Alcohol and Benadryl – Addiction, Recovery and The Aftercare

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Alcohol and Benadryl

Millions of Americans suffer from seasonal allergies. Additionally, a large portion of the population turns to drugs like diphenhydramine, commonly known as Benadryl, to curb the effects of allergic reactions to everything from bee stings to poison ivy. Benadryl is an antihistamine, which means it works within to body to block its responses to allergens. 

Benadryl is easy to obtain. It can be found in most states either in a brand name or generic form in pharmacies, grocery stores, and many gas stations. Because of the relative ease with which Benadryl can be obtained, many people think it is safe to use in any situation despite product package warnings about drowsiness and other side effects. The most severe side effects associated with Benadryl come when you combine it with alcohol.

Unfortunately, mixing drugs and alcohol is common and can quickly lead to dependence and addiction. If you or a loved one are struggling with a dependence on alcohol and Benadryl, it is essential to know recovery can be tricky. If you need help defeating your dependence on substances, reach out to the Hills in Los Angeles today.

What is Benadryl?

In its generic form, diphenhydramine is used to treat the symptoms associated with allergies and allergic reactions. It will help reduce symptoms related to allergens, including sneezing, runny nose, cough, red and itchy eyes, and throat irritation. In some cases, diphenhydramine is used to prevent motion sickness and to treat insomnia. It belongs to a class of substances called antihistamines and works by blocking the actions of histamines in the body. These are naturally occurring substances in the body that cause allergic symptoms. In its brand name, Benadryl is only approved to treat allergy symptoms and for no other use. Because Benadryl will, in almost all cases, cause drowsiness, it is frequently misused as a sleep aid. In addition, if you struggle with sleep and take sleep aids or other medications, Benadryl can react negatively with these drugs.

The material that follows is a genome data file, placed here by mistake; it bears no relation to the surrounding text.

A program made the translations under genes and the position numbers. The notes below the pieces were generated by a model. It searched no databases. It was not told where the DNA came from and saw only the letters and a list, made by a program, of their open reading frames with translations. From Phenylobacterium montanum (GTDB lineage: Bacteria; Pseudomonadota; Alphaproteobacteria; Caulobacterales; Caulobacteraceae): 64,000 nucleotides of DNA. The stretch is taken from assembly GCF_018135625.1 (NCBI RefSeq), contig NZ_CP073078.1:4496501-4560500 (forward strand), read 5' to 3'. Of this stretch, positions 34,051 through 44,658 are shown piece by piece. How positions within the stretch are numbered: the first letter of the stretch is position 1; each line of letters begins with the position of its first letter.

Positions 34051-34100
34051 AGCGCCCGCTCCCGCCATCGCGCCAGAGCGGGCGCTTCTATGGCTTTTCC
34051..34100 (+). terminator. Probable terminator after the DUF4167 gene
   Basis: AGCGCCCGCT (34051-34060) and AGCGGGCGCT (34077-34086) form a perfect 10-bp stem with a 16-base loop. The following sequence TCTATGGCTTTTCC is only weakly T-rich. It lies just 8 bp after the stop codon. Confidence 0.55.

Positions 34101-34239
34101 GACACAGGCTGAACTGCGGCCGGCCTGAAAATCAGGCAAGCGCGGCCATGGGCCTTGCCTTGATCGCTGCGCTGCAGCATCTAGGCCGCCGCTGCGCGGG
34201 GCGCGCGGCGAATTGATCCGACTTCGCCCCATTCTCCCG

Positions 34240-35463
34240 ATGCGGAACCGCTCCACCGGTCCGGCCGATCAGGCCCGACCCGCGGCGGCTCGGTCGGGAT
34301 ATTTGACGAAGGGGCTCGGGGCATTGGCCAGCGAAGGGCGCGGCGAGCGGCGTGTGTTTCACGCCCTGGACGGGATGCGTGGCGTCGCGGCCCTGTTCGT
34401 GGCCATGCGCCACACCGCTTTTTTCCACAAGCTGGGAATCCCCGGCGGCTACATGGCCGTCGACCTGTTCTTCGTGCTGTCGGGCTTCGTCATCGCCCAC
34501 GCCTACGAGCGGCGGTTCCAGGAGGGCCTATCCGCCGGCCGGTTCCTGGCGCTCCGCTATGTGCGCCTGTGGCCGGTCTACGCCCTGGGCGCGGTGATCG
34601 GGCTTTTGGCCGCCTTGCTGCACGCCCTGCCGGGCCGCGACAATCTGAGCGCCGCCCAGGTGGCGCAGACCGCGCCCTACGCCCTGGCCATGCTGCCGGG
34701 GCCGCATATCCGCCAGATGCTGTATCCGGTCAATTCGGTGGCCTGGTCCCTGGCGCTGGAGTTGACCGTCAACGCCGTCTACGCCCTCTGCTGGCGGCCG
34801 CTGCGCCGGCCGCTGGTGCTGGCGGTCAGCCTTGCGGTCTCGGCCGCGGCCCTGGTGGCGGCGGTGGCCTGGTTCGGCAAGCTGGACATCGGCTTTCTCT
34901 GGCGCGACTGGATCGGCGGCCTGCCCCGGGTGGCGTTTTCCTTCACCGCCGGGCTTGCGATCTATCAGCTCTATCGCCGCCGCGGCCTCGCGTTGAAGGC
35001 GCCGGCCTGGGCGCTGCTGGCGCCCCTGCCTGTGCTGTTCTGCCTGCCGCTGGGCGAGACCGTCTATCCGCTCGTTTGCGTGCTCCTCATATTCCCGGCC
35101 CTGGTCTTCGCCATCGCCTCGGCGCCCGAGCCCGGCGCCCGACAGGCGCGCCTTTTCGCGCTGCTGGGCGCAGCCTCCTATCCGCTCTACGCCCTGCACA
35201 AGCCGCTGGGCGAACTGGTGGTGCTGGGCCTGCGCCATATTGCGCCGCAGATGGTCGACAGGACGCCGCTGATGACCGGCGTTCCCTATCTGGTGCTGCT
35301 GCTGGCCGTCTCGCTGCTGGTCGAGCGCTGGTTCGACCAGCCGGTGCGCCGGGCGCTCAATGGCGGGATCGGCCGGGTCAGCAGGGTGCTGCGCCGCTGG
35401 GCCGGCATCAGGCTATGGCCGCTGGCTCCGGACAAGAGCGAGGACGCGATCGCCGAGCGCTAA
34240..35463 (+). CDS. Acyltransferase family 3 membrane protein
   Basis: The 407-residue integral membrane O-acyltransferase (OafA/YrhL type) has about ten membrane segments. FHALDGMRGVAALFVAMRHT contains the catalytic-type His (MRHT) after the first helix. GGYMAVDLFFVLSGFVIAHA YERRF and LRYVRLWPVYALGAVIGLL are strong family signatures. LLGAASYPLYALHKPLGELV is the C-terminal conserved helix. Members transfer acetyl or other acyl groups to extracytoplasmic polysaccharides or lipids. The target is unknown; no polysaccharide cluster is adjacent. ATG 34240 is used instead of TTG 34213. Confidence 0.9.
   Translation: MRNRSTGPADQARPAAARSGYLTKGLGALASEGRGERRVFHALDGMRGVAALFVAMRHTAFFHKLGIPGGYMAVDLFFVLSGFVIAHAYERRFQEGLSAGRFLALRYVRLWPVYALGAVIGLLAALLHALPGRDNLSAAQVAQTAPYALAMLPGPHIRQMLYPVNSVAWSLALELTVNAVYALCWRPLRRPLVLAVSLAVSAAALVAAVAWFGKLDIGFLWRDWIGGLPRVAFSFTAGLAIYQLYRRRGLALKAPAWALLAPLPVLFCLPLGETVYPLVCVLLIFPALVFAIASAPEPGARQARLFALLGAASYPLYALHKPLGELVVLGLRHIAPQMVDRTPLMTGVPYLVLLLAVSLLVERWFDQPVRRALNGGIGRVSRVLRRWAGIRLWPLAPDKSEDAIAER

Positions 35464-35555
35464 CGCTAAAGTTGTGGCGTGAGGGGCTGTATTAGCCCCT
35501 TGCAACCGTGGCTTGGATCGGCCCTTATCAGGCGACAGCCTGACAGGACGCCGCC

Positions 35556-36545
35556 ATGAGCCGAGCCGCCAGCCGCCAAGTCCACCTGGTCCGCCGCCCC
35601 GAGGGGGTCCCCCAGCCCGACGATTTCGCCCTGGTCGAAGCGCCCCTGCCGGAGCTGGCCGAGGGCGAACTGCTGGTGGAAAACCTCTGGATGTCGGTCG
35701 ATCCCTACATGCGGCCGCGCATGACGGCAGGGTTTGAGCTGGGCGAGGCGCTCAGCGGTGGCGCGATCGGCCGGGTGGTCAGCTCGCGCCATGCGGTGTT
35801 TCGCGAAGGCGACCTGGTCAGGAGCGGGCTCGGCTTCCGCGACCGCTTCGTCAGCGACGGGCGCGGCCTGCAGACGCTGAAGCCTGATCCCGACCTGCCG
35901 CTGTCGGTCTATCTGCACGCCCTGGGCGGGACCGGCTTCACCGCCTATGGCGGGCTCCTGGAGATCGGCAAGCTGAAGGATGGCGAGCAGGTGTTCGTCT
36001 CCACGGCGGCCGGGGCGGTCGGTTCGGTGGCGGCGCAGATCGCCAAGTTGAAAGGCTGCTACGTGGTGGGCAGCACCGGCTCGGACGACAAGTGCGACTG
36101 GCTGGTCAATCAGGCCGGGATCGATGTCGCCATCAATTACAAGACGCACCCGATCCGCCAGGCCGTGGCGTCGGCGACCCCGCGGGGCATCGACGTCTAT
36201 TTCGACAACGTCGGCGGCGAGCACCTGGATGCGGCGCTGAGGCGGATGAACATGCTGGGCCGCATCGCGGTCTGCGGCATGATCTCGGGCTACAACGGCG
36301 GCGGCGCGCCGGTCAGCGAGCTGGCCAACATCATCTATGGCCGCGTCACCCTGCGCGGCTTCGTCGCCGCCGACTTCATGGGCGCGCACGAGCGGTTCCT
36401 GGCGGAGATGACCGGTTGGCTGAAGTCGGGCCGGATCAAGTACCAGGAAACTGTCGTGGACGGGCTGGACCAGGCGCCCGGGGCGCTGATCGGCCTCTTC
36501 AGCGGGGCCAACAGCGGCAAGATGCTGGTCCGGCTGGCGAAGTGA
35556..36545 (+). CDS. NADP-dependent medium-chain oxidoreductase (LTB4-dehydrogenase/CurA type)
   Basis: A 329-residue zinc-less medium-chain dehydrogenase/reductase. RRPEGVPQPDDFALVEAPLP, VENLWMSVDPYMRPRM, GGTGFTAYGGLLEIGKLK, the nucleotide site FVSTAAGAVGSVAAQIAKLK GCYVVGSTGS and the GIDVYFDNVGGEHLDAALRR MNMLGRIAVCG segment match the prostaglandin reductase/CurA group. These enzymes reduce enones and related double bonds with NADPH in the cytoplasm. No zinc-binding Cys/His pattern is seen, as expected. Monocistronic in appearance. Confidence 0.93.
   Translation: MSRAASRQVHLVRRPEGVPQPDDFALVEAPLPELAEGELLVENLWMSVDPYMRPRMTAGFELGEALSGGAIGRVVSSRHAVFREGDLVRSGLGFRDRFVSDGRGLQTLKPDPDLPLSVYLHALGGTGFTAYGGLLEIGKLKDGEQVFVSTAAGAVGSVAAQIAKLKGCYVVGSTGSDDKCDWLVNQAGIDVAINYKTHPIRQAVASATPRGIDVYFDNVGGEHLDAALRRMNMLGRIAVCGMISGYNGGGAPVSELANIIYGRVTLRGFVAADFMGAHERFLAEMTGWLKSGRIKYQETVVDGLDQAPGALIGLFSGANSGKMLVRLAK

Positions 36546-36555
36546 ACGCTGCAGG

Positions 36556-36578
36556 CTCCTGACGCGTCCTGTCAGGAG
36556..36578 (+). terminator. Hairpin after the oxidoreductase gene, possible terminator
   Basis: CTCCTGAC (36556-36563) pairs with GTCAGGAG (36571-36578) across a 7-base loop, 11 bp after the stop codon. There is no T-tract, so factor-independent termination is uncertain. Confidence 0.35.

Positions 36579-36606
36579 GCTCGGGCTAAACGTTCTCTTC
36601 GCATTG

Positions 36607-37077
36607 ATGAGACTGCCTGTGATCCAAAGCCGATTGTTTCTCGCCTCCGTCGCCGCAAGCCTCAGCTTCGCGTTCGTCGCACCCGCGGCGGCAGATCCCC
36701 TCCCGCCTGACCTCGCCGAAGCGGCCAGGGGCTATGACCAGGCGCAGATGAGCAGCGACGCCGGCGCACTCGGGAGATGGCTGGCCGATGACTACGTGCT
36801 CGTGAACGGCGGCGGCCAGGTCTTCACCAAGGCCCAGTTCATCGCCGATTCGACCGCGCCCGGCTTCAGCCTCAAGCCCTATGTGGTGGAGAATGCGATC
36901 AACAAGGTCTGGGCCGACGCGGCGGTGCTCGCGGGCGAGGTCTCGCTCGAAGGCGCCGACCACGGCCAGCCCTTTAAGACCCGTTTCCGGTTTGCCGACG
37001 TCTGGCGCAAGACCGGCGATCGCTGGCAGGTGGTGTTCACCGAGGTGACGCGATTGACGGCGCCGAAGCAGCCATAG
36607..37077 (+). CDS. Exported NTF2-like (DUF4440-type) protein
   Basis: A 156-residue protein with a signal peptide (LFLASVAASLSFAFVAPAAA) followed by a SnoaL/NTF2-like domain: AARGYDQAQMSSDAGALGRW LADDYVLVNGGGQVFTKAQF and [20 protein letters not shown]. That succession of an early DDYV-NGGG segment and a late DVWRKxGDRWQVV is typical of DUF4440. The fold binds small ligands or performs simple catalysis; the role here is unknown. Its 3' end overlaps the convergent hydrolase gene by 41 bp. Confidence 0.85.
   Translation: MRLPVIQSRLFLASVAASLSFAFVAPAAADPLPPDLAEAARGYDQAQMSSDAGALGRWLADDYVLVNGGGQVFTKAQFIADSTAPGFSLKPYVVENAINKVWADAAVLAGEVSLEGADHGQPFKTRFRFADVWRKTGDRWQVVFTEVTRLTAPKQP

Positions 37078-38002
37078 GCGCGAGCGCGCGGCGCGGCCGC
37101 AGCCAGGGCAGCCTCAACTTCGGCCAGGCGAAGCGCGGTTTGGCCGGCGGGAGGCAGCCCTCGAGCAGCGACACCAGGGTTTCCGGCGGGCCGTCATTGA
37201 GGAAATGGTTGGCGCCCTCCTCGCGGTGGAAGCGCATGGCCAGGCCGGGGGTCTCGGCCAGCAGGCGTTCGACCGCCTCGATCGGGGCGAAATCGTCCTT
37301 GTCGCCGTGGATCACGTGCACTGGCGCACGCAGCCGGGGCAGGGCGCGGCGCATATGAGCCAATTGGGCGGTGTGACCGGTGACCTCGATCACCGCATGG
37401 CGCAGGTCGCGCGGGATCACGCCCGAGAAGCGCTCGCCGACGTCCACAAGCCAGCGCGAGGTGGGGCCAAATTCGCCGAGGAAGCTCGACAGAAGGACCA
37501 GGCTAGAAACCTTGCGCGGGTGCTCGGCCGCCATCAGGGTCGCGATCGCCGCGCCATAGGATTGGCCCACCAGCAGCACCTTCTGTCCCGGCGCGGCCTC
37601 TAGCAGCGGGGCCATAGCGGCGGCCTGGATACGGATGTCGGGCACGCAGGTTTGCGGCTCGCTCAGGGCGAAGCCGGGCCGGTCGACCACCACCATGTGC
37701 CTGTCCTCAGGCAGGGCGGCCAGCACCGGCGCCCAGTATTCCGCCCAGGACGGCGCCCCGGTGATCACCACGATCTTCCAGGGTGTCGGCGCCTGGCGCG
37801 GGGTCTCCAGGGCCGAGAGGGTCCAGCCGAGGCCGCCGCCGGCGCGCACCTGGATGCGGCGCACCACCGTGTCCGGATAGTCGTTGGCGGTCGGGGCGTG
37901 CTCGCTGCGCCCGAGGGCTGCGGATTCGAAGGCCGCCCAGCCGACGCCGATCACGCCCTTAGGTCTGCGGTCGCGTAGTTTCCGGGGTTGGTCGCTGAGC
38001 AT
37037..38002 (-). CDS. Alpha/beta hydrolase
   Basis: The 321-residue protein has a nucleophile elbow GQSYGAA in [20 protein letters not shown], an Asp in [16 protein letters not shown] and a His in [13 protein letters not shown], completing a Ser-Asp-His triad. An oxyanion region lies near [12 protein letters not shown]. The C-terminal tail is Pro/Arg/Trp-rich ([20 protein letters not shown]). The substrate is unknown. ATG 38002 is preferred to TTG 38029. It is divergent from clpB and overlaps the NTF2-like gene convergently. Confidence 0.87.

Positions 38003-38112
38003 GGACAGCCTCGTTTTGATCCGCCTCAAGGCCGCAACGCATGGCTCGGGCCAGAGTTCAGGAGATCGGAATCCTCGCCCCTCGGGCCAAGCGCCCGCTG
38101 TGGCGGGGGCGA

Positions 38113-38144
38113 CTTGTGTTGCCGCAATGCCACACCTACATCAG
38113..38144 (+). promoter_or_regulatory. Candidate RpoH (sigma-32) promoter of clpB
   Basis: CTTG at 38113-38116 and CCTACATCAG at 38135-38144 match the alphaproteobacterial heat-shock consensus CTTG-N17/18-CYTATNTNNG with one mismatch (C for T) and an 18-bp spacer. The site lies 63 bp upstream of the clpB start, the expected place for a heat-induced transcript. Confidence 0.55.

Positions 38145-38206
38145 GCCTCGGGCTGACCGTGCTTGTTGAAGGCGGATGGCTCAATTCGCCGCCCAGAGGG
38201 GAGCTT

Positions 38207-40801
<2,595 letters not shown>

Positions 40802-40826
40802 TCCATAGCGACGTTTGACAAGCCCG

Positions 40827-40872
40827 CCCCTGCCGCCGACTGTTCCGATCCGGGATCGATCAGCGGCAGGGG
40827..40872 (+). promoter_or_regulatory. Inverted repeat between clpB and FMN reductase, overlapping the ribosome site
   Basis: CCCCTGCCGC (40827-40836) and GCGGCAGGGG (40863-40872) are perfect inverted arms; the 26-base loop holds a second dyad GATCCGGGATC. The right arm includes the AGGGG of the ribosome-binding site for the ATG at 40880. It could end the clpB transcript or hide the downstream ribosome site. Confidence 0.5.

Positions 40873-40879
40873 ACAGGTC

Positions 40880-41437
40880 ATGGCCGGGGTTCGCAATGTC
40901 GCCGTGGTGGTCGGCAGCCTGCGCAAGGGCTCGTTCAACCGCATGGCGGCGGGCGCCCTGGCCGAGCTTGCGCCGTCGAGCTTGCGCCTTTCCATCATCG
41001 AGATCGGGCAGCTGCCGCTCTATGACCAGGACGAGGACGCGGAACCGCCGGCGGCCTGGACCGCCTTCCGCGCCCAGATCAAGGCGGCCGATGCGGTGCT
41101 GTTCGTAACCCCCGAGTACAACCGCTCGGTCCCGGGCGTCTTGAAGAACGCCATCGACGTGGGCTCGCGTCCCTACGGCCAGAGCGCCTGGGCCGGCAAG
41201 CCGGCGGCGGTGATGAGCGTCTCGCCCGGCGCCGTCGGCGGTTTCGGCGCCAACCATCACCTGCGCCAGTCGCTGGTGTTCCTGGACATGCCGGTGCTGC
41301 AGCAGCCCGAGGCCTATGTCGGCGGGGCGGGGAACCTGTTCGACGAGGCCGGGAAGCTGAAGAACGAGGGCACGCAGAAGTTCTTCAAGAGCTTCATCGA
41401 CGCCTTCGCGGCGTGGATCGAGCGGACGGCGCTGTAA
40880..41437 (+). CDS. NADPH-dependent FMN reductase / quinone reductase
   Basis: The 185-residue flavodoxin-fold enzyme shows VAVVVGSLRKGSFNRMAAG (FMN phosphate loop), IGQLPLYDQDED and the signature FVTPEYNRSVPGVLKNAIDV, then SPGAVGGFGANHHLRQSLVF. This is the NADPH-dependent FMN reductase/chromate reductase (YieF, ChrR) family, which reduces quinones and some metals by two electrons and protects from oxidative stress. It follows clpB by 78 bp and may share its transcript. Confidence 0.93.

What are the Side Effects of Benadryl?

Benadryl is used to treat common symptoms associated with seasonal and acute allergy conditions. While beneficial for these uses, it is not without side effects. Common side effects associated with using Benadryl include dry mouth, headaches, drowsiness, and dizziness. For some people, it can cause agitation and excitability. Consuming alcohol, another sedative, with Benadryl can enhance many of these side effects. Benadryl acts as a central nervous system depressant, which means it slows down the effects and actions of the central nervous system (the brain and spinal cord).

Can You Become Addicted to Benadryl?

In short, no. However, Benadryl and its generic form, diphenhydramine, can be easily abused. Using antihistamines for reasons other than their approved and intended use is considered substance abuse. When you take an amount in excess of what is recommended or prescribed, you can quickly develop a tolerance. While this does not mean you are addicted (as defined by science or the Diagnostic and Statistical Manual of Mental Disorders definition of addiction), it does mean you are developing or have developed a negative relationship with substances.

In some cases, people go on to develop a psychological dependence on Benadryl just as they would with alcohol or another other addictive substance.

This is known as having “a craving,” which is the dangerous and overwhelming need to use regardless of the knowledge that using the substance can cause harm. These two elements, the physical tolerance and the psychological dependence (cravings), are what create what people refer to or consider to be diphenhydramine addiction. Although some may not call this addiction in the classic sense, it is still a chemical dependency that must be treated seriously and immediately to ensure you are provided with the help and treatment you need to overcome a reliance on substances.

Why Combining Alcohol and Benadryl is Dangerous

Alcohol and Benadryl both work to depress the central nervous system. For this reason, taking them together is dangerous because they can act simultaneously to slow your central nervous system down too much. This results in sedation and difficulties doing physical and mental tasks you need to maintain alertness and safety. The worst-case scenario is that the double dose of drowsiness from taking two sedatives can increase the likelihood of an accident or lead to unconsciousness and potentially death. In addition to central nervous system depression, various other dangers are associated with combining alcohol and Benadryl. Both substances cause dehydration, leading to a variety of complications, including constipation and reduced blood pressure. Benadryl acts on the neurotransmitters in the brain, specifically acetylcholine. Acetylcholine is responsible for learning and memory. Benadryl on its own can contribute to learning and memory impairment, but when combined with alcohol, short term memory recollection may be vastly reduced.